On Writing

 

Every author has a unique writing process...

Some authors outline, while others will tell you they write a book from start to finish without planning out a word of it. Some do extensive research, while others rely on their current knowledge. There are intensive rewriters and those who refuse to revise even if it means losing a sale. Confusing? Not in the least. They're really all saying the same thing: find out what works for you and do it.

So, how do you find out what will work for you? 1. Write. Keep writing, revising, submitting and don't give up. Experience is the best teacher. 2. Talk to other writers. Every writer you talk to can give you tips on how to write, so go ahead and try out the different methods. 3. Do some research. There are hundreds of books out there on the craft of writing. (In the last segment of this article, you'll find a short list of the books I've found valuable.) Read a handful and you'll see some points repeated, while others are unique to a specific author or editor. Sift through the tips and pick a few to put to the test. 4. Even when you think you've found your groove, it's worth it to try a new method and shake up your routine every once in awhile.

I was extremely resistant to doing a plot outline...
until my muse whacked me on the head with the light bulb.

Take my trials and errors in the writing process as an example. At first, I wrote by the seat of my pants, never outlining, just writing as things came to me...or stopping when they didn't. Result? I ended up with a drawer full of great beginnings and half finished stories. I was extremely resistant to doing a plot outline. After all, that's too much like work or an assignment from a mean English teacher, right? I told myself that outlines or any planning would take away the magic of writing...until my muse whacked me on the head with the light bulb. I had been approaching the job of writing like a reader, clinging to that desire to be surprised as I wandered down a new path without knowing where it would lead. I realized that if I was serious about writing, I had to sign up for the job of crafting the story--to survey the land, make a blueprint, and then start building with the knowledge of where and how each paving stone will work with the others to complete the path from beginning to end. I have to know where the story is going each step of the way--well before I finish that first twist in the path. For a writer, the real magic comes in getting a story idea, writing it well and then having a reader tell you that it's good. That doesn't happen unless the story gets done and gets published.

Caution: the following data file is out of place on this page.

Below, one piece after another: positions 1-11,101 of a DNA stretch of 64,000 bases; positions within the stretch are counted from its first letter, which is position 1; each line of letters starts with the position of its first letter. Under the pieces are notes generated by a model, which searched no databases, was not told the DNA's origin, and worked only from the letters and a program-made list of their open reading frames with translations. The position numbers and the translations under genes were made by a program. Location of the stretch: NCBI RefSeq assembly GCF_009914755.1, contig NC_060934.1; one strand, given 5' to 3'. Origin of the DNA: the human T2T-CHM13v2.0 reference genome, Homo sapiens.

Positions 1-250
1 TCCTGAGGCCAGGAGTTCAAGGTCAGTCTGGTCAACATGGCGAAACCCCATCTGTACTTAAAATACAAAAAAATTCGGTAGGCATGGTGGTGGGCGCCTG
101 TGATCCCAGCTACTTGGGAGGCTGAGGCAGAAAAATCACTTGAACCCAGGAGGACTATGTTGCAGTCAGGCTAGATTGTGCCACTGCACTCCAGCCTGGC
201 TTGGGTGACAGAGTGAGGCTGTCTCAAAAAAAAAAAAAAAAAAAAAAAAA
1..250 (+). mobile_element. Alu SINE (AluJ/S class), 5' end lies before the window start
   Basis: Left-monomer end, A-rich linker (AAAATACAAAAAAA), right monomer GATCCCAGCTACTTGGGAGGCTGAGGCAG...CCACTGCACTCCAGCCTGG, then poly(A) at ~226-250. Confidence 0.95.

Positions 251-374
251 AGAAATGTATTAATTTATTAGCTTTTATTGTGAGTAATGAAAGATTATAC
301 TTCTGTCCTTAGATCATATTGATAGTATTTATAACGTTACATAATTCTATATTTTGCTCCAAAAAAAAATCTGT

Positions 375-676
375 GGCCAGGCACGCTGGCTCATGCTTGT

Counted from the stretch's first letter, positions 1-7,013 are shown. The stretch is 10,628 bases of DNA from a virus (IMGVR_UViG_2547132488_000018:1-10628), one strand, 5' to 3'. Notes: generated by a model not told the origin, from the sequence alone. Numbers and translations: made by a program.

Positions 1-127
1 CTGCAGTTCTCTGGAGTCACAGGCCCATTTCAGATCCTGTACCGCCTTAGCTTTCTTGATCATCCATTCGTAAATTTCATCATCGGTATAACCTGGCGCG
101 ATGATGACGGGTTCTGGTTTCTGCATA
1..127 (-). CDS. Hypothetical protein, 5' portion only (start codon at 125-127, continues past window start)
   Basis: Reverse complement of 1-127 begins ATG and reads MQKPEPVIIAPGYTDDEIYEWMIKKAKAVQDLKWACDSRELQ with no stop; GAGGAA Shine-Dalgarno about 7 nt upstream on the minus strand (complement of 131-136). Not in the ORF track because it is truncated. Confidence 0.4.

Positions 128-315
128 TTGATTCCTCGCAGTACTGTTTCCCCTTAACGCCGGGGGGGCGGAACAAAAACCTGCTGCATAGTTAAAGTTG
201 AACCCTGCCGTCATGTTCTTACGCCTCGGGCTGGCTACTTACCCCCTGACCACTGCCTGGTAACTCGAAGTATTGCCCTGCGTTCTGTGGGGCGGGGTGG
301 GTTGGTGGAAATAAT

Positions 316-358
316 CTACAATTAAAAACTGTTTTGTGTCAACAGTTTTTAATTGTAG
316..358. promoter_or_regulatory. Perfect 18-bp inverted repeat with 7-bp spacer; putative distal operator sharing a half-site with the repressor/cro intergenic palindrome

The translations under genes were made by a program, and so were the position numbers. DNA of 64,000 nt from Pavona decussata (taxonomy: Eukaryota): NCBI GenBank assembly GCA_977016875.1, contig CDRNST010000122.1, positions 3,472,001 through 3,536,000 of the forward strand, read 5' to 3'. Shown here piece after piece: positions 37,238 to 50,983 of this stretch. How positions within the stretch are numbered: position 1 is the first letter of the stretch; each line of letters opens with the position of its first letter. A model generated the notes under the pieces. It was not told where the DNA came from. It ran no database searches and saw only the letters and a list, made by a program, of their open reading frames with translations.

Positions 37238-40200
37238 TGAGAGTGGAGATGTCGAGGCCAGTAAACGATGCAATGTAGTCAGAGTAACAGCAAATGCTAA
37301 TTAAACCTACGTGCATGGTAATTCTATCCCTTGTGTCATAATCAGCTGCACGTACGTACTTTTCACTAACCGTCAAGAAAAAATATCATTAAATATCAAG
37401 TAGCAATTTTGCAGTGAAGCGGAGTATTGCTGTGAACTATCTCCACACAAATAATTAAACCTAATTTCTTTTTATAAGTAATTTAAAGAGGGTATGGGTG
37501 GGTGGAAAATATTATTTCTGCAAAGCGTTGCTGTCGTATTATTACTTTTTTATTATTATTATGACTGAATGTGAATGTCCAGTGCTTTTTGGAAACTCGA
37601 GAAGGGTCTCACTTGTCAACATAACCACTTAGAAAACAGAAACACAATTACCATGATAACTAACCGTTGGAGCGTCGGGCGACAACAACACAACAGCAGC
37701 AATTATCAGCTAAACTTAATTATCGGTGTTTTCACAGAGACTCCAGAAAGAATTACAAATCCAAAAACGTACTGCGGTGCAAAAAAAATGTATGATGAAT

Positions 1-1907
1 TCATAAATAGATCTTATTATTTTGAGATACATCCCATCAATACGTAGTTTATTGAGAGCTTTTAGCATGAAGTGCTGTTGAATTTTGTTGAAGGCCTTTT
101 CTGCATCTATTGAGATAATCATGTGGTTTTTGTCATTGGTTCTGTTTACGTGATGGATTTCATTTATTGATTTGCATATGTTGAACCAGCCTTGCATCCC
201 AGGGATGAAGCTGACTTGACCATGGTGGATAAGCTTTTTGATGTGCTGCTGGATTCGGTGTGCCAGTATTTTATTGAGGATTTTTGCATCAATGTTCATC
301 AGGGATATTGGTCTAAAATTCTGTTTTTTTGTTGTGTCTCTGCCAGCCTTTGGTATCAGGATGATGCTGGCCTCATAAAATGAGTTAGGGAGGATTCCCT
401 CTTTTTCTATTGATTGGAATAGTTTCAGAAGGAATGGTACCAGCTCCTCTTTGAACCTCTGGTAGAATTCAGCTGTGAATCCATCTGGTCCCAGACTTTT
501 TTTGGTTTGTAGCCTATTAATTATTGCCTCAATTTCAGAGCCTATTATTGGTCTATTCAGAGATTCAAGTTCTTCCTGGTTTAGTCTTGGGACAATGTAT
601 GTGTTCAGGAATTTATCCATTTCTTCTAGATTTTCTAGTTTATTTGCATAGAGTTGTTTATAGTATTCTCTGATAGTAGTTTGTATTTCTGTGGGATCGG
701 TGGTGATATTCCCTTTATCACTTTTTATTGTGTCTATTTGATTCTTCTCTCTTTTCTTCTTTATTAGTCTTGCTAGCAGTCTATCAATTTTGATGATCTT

So, do I jot down every last detail of the plot, work out elaborate character profiles and plan the rise and fall of each chapter before I start my rough draft? No. I've ended up somewhere in the middle by jerry-rigging pieces of both writing methods. I've gotten into the habit of outlining very loosely. I write down major plot points, the first scenes that pop into my head, snatches of dialogue, etc. When I have the general story arc planned out, I start writing and filling in the blanks as I go. I add minor plot points to that loose outline and keep moving them around till the pieces fit. Since I started using this process, I've finished stories and gotten them published. As a method of writing, it works for me.

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